Moderate loss of function of cyclic-AMP-modulated KCNQ2/KCNQ3 K+ channels causes epilepsy.

Zentrum für Molekulare Neurobiologie Hamburg, Universität Hamburg, Germany.
Nature (Impact Factor: 42.35). 01/1999; 396(6712):687-90. DOI: 10.1038/25367
Source: PubMed

ABSTRACT Epilepsy affects more than 0.5% of the world's population and has a large genetic component. It is due to an electrical hyperexcitability in the central nervous system. Potassium channels are important regulators of electrical signalling, and benign familial neonatal convulsions (BFNC), an autosomal dominant epilepsy of infancy, is caused by mutations in the KCNQ2 or the KCNQ3 potassium channel genes. Here we show that KCNQ2 and KCNQ3 are distributed broadly in brain with expression patterns that largely overlap. Expression in Xenopus oocytes indicates the formation of heteromeric KCNQ2/KCNQ3 potassium channels with currents that are at least tenfold larger than those of the respective homomeric channels. KCNQ2/KCNQ3 currents can be increased by intracellular cyclic AMP, an effect that depends on an intact phosphorylation site in the KCNQ2 amino terminus. KCNQ2 and KCNQ3 mutations identified in BFNC pedigrees compromised the function of the respective subunits, but exerted no dominant-negative effect on KCNQ2/KCNQ3 heteromeric channels. We predict that a 25% loss of heteromeric KCNQ2/KCNQ3-channel function is sufficient to cause the electrical hyperexcitability in BFNC. Drugs raising intracellular cAMP may prove beneficial in this form of epilepsy.

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    ABSTRACT: KCNQ2 (Kv7.2) and KCNQ3 (Kv7.3) K þ channels dampen neuronal excitability and their functional impairment may lead to epilepsy. Less is known about KCNQ5 (Kv7.5), which also displays wide expression in the brain. Here we show an unexpected role of KCNQ5 in dampening synaptic inhibition and shaping network synchronization in the hippocampus. KCNQ5 localizes to the postsynaptic site of inhibitory synapses on pyramidal cells and in interneurons. Kcnq5 dn/dn mice lacking functional KCNQ5 channels display increased excitability of different classes of interneurons, enhanced phasic and tonic inhibition, and decreased electrical shunting of inhibitory postsynaptic currents. In vivo, loss of KCNQ5 function leads to reduced fast (gamma and ripple) hippocampal oscillations, altered gamma-rhythmic discharge of pyramidal cells and impaired spatial representations. Our work demonstrates that KCNQ5 controls excitability and function of hippocampal networks through modulation of synaptic inhibition.
    Nature Communications 02/2015; 6. · 10.74 Impact Factor
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    ABSTRACT: Mutations in the KCNQ2 gene encoding for voltage-gated potassium channel subunits have been found in patients affected with early onset epilepsies with wide phenotypic heterogeneity, ranging from benign familial neonatal seizures (BFNS) to epileptic encephalopathy with cognitive impairment, drug resistance, and characteristic electroencephalography (EEG) and neuroradiologic features. By contrast, only few KCNQ3 mutations have been rarely described, mostly in patients with typical BFNS. We report clinical, genetic, and functional data from a family in which early onset epilepsy and neurocognitive deficits segregated with a novel mutation in KCNQ3 (c.989G>T; p.R330L). Electrophysiological studies in mammalian cells revealed that incorporation of KCNQ3 R330L mutant subunits impaired channel function, suggesting a pathogenetic role for such mutation. The degree of functional impairment of channels incorporating KCNQ3 R330L subunits was larger than that of channels carrying another KCNQ3 mutation affecting the same codon but leading to a different amino acid substitution (p.R330C), previously identified in two families with typical BFNS. These data suggest that mutations in KCNQ3, similarly to KCNQ2, can be found in patients with more severe phenotypes including intellectual disability, and that the degree of the functional impairment caused by mutations at position 330 in KCNQ3 may contribute to clinical disease severity.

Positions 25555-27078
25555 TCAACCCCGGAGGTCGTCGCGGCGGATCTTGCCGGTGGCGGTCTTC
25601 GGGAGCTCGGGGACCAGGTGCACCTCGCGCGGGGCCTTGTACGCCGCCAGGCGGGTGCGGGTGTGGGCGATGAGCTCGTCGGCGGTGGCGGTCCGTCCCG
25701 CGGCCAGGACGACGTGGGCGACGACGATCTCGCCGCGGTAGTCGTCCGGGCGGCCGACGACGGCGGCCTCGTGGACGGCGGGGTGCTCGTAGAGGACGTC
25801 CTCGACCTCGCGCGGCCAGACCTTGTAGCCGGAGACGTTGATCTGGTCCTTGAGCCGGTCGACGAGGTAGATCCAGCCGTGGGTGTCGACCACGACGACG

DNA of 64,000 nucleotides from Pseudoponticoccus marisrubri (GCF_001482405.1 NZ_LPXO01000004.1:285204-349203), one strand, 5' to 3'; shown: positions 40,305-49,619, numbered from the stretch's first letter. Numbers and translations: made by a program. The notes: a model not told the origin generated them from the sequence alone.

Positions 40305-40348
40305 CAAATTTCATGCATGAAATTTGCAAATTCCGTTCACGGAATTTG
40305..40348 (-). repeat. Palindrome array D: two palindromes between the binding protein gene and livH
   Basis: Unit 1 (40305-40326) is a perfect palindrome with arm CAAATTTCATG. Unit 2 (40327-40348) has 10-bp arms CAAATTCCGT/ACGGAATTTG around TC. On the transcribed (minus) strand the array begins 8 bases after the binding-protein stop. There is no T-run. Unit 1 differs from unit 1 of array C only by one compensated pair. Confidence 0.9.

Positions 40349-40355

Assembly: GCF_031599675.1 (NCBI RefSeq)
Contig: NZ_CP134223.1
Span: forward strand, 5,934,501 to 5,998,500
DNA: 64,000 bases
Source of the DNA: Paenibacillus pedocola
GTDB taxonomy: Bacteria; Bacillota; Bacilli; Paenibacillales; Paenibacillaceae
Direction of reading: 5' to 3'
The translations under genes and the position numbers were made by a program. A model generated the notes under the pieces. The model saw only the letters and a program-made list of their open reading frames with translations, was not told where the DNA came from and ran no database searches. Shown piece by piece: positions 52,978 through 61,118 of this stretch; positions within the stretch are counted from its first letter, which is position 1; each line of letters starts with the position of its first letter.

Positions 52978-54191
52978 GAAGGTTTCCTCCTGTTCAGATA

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    ABSTRACT: The aim of the study was to investigate whether Kv7 channels and their ancillary β-subunits, KCNE, are functionally expressed in the human urinary bladder. Kv7 channels were examined at the molecular level and by functional studies using RT-qPCR and myography, respectively. We found mRNA expression of KCNQ1, KCNQ3-KCNQ5 and KCNE1-5 in the human urinary bladder from patients with normal bladder function (n = 7) and in patients with bladder outflow obstruction (n = 3). Interestingly, a 3.4-fold up-regulation of KCNQ1 was observed in the latter. The Kv7 channel subtype selective modulators, ML277 (activator of Kv7.1 channels, 10 μM) and ML213 (activator of Kv7.2, Kv7.4, Kv7.4/7.5 and Kv7.5 channels, 10 μM), reduced the tone of 1 μM carbachol pre-constricted bladder strips. XE991 (blocker of Kv7.1-7.5 channels, 10 μM) had opposing effects as it increased contractions achieved with 20 mM KPSS. Furthermore, we investigated if there is interplay between Kv7 channels and β-adrenoceptors. Using cumulative additions of isoprenaline (β-adrenoceptor agonist) and forskolin (adenylyl cyclase activator) in combination with the Kv7 channel activator and blocker, retigabine and XE991, we did not find interplay between Kv7 channels and β-adrenoceptors in the human urinary bladder. The performed gene expression analysis combined with the organ bath studies imply that compounds that activate Kv7 channels could be useful for treatment of overactive bladder syndrome.
    PLoS ONE 01/2015; 10(2):e0117350. · 3.53 Impact Factor


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Feb 8, 2015